Using an ecological model, this study explored the effects of distal and proximal sources of influence on students' learning. We first examined three markers of teacher qualification - elementary education credential, years of education, and years of experience - on observed classroom practices across three dimensions - warmth/responsivity, control/discipline, and time spent on academic activities - as they related to children's vocabulary and early reading skills. We then examined the impact of this core system embedded in a larger system that included children's vocabulary and word recognition skills prior to school entry, their home and preschool learning environments, and family SES. Results, using structural equation modeling, revealed that students whose teachers were more warm and responsive and who spent more time in academic activities demonstrated stronger vocabulary and decoding skills at the end of first grade. Teachers with more years of education interacted with students more responsively but, surprisingly, their students had weaker early reading skills. Overall, students' language and letter-word recognition scores when they were 54 months of age, their home learning environment and family SES accounted for most of the variability in vocabulary and early reading scores at the end of first grade. Implications of the multiple and concurrent sources of influence on students' language and literacy development are discussed.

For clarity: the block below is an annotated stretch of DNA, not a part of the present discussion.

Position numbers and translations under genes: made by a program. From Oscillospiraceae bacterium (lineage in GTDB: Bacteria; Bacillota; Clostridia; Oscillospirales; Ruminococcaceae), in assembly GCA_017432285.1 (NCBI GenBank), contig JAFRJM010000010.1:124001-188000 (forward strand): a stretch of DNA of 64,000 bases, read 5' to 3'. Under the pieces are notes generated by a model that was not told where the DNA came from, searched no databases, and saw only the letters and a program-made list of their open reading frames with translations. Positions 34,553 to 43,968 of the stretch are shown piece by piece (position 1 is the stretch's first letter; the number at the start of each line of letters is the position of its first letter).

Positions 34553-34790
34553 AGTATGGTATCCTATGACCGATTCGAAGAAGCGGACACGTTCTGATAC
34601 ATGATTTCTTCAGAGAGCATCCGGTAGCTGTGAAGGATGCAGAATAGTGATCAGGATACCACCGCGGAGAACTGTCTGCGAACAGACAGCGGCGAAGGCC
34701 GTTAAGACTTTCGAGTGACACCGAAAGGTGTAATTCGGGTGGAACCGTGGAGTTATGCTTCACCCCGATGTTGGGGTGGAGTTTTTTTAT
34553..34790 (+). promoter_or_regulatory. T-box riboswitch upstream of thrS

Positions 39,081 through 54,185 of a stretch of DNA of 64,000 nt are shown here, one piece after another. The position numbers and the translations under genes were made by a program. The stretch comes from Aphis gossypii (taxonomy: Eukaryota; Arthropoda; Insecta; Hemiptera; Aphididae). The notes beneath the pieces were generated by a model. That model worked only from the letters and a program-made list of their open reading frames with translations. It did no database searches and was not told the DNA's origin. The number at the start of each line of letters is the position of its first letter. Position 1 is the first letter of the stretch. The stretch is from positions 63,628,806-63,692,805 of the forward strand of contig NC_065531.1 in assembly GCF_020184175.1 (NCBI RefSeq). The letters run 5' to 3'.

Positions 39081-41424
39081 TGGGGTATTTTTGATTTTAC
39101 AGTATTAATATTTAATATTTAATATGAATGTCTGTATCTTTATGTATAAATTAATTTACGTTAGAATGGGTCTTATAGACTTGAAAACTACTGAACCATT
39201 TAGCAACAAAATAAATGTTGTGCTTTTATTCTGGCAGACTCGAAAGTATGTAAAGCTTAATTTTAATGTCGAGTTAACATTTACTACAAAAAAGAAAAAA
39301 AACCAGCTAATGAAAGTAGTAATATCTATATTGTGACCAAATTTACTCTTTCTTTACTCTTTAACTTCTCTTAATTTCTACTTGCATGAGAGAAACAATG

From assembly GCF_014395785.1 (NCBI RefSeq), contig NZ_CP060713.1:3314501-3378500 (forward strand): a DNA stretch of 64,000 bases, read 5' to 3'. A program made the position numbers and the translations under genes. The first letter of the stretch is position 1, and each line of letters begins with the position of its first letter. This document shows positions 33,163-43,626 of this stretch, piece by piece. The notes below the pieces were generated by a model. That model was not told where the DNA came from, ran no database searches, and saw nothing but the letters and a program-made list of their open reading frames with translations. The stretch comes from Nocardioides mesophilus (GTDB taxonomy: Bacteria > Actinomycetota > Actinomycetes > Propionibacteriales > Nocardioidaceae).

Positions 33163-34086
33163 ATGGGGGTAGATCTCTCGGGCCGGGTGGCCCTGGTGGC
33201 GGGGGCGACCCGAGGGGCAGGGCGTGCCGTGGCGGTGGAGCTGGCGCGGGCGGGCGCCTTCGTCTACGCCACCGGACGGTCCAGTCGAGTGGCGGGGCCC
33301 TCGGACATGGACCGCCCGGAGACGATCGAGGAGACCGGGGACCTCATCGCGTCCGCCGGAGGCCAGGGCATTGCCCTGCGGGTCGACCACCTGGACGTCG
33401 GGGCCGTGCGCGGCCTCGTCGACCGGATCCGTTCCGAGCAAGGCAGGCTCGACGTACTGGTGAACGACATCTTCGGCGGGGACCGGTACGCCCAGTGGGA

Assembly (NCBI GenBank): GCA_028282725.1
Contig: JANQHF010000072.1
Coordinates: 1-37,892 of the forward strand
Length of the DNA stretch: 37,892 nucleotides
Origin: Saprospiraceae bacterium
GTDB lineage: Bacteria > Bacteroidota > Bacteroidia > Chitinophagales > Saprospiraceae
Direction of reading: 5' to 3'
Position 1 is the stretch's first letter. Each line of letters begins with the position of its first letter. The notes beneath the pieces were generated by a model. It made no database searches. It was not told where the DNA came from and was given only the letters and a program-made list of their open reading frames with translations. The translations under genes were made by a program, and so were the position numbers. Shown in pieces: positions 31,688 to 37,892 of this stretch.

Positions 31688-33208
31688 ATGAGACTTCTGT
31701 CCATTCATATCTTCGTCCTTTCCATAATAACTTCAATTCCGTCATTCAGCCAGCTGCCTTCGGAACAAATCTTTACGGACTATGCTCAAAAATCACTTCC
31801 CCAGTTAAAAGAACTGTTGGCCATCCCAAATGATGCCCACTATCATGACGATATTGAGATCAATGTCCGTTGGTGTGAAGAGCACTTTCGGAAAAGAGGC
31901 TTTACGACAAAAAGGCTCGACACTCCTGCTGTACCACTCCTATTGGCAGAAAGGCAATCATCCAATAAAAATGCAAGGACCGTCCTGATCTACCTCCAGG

ASJC Scopus subject areas
- Developmental and Educational Psychology